How to build creative lighting setup with multiple lighting units

September 24, 2014   4724 views

studio photography lighting setup

Preparing for one photoshoot, in addition to many accessories I bought a roll of red fabric, and it standing for six months in the corner of my studio finally got its moment of fame, kindling with bright colors in this photo.

Motivated by desire to make a spectacular composition solution, to change the perception of space, I put the model on a stool standing in the corner of my studio.

Unreeled this roll of fabric, I wrapped one part around the model. Another part was laid on the studio floor so that the whole fabric fell into the field of view of my camera lens. Appeared before us a beautiful model, looking at us from his pedestal in a spectacular red dress, a falling waterfall with her ??and the waves spread out over the expanse of the studio.

Unusual spatial decision required a radical lighting solution. And I decided to apply such photography lighting setup that showed my hand-made dress sparkling and shining in studio lights.

One of the basic principles of working with studio lights - the separation of the lighting streams. We must ensure that each lighting source (even if it is the tenth in lighting setup) is covering exact area we need. Not less, not more. So here I decided to separate the light on the model from the light on the dress. I used softbox lighting with honeycomb grid directly above the model's head. The spot of light is very narrow with grid and this lighting source covered only the model’s hands and head as well as a small section of the wall. And it wasn’t touching the dress. I even pushed this softbox deeper into the corner not to have its light over the dress. The model even had to tilt her chin up, not just for a glamorous pose, but also to maintain the correct, academic picture of light on her face. If the photo was taken only with this lighting source, it would look as follows: a dark corner with a subtle silhouette of the model with bright spot of light over upper side of the model, over her head and hands.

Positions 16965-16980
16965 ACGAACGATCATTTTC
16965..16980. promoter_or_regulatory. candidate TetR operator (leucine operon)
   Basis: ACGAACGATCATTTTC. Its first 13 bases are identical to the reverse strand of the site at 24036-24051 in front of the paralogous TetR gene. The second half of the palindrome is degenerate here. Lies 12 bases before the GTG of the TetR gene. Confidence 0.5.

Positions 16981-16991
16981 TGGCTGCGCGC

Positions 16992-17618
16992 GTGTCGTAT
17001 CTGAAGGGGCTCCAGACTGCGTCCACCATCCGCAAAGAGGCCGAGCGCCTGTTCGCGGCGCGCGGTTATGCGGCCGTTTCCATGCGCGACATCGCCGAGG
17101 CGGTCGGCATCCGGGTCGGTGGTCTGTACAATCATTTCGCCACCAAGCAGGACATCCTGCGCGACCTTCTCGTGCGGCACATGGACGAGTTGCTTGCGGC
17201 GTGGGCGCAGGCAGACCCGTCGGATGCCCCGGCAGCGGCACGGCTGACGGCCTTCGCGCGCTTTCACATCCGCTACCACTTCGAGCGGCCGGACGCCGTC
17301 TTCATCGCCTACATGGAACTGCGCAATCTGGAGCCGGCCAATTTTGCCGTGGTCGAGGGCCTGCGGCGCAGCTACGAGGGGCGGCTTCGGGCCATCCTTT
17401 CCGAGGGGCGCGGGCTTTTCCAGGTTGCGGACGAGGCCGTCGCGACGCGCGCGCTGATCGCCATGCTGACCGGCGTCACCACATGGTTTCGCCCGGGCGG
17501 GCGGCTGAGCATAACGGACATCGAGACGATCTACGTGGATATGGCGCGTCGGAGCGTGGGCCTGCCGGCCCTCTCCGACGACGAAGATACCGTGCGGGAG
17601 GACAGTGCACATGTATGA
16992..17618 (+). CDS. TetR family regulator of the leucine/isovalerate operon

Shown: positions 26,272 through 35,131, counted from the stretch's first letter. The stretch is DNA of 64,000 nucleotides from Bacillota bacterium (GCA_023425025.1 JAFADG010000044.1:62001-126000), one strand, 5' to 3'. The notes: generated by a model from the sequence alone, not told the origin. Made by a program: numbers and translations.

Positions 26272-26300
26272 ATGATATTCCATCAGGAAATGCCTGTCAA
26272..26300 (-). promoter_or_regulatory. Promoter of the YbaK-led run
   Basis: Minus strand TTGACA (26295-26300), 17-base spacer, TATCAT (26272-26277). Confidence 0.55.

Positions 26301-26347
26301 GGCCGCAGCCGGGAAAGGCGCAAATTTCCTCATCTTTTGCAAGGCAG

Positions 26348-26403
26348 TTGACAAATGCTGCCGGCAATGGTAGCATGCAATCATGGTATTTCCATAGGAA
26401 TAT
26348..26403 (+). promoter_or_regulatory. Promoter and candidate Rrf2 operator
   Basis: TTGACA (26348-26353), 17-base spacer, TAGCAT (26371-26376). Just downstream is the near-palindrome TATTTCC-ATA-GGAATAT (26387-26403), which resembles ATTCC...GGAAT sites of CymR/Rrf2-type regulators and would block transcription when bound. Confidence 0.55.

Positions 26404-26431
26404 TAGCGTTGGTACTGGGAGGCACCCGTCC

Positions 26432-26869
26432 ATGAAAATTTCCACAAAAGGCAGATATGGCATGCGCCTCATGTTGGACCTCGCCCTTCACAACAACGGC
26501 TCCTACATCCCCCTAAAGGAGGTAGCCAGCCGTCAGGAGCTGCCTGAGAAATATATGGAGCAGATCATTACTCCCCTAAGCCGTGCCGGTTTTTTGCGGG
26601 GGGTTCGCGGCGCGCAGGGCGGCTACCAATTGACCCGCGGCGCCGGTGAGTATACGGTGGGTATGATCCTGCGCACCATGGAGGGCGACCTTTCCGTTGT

Now it is time to light the dress. Wishing to strengthen the effect of the waves, I decided to put the light only on the dress without touching the walls. Such a decision would increase the brightness of the dress turning this piece of red fabric into a glittering, glowing elegant gown. To do this, I took four lighting units with standard reflectors and honeycomb grids and barn doors making spot of light rather not circle but rather oval. Using them I put four oval spots of light over the dress carefully tracing one spot following each other. And of course not to the wall. However some parts of light put on the wall. But in any case we gave to remember that we always have to remember about separating the model from background! Right?

Good Luck!

Aperture: 14
Shutter speed: 1/125
ISO: 100
Camera: Canon 5D
Focal length: 32 mm